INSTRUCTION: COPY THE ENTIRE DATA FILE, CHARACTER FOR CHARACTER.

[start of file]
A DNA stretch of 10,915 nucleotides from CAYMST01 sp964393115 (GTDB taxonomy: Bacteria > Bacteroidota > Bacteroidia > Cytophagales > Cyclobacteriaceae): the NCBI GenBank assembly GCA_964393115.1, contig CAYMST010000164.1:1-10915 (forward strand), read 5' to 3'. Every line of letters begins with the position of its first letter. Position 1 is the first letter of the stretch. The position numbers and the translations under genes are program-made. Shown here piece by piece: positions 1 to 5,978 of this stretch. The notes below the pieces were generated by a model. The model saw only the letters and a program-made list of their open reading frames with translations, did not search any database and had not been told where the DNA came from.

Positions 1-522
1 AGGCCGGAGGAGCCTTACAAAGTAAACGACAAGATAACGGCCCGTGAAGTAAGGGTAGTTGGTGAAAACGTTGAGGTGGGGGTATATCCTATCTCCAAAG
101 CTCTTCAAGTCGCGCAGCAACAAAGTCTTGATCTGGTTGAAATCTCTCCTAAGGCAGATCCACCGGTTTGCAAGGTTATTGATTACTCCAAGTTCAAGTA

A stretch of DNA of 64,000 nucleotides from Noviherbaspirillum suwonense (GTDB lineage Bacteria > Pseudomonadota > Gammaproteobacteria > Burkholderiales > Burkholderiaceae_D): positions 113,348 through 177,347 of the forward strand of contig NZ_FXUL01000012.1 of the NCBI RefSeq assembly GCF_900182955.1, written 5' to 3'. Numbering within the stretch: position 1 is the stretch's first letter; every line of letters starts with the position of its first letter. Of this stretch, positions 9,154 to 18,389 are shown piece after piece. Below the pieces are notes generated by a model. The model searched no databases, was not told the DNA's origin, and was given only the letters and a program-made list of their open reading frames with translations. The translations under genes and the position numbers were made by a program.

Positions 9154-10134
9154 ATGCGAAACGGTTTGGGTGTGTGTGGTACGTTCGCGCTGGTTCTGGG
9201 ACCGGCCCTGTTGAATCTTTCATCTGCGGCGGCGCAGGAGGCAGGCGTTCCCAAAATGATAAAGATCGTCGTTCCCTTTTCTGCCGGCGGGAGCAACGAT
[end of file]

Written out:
A DNA stretch of 10,915 nucleotides from CAYMST01 sp964393115 (GTDB taxonomy: Bacteria > Bacteroidota > Bacteroidia > Cytophagales > Cyclobacteriaceae): the NCBI GenBank assembly GCA_964393115.1, contig CAYMST010000164.1:1-10915 (forward strand), read 5' to 3'. Every line of letters begins with the position of its first letter. Position 1 is the first letter of the stretch. The position numbers and the translations under genes are program-made. Shown here piece by piece: positions 1 to 5,978 of this stretch. The notes below the pieces were generated by a model. The model saw only the letters and a program-made list of their open reading frames with translations, did not search any database and had not been told where the DNA came from.

Positions 1-522
1 AGGCCGGAGGAGCCTTACAAAGTAAACGACAAGATAACGGCCCGTGAAGTAAGGGTAGTTGGTGAAAACGTTGAGGTGGGGGTATATCCTATCTCCAAAG
101 CTCTTCAAGTCGCGCAGCAACAAAGTCTTGATCTGGTTGAAATCTCTCCTAAGGCAGATCCACCGGTTTGCAAGGTTATTGATTACTCCAAGTTCAAGTA

A stretch of DNA of 64,000 nucleotides from Noviherbaspirillum suwonense (GTDB lineage Bacteria > Pseudomonadota > Gammaproteobacteria > Burkholderiales > Burkholderiaceae_D): positions 113,348 through 177,347 of the forward strand of contig NZ_FXUL01000012.1 of the NCBI RefSeq assembly GCF_900182955.1, written 5' to 3'. Numbering within the stretch: position 1 is the stretch's first letter; every line of letters starts with the position of its first letter. Of this stretch, positions 9,154 to 18,389 are shown piece after piece. Below the pieces are notes generated by a model. The model searched no databases, was not told the DNA's origin, and was given only the letters and a program-made list of their open reading frames with translations. The translations under genes and the position numbers were made by a program.

Positions 9154-10134
9154 ATGCGAAACGGTTTGGGTGTGTGTGGTACGTTCGCGCTGGTTCTGGG
9201 ACCGGCCCTGTTGAATCTTTCATCTGCGGCGGCGCAGGAGGCAGGCGTTCCCAAAATGATAAAGATCGTCGTTCCCTTTTCTGCCGGCGGGAGCAACGAT